• Re-orienting our job placement services to take into account the more diverse employment destinations – government agencies, contractors, and intermediaries – for our graduates.
    • Building on the strengths of our alumni who are active in and contributing to the changing policy environment.

    In conjunction with an MPP, the policy faculty identified potential for providing continuing education for professionals through graduate certificate programs enhancing skills such as policy analysis, data analytics, and project management.

    In sum, we can better leverage faculty resources and specializations already at UAlbany to address the growing demand for flexible but highly skilled policy analysts. In doing so, the University will not only maintain its leadership as a key provider of actionable policy-relevant research but also become a key provider of public policy leaders putting the newly generated knowledge into practice.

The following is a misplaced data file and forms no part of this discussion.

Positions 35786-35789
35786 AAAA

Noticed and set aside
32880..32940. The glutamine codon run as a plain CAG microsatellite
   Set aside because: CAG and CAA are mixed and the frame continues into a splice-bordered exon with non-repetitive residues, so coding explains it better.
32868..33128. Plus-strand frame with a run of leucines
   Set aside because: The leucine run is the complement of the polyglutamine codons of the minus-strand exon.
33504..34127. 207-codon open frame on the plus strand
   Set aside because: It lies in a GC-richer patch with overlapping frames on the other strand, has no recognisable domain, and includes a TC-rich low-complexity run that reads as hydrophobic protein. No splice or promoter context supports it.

7. How will the future developments and opportunities affect the university—impacted departments of units? How might UAlbany respond to these within the strategic planning process?

  8. By leveraging existing faculty capacity, the recommended MPP would be a strategic investment in building a vibrant community of policy experts spanning the entire university. In particular, the policy faculty noted:

    • We have a real opportunity to create a Master’s in Public Policy that would leverage existing departments and faculty.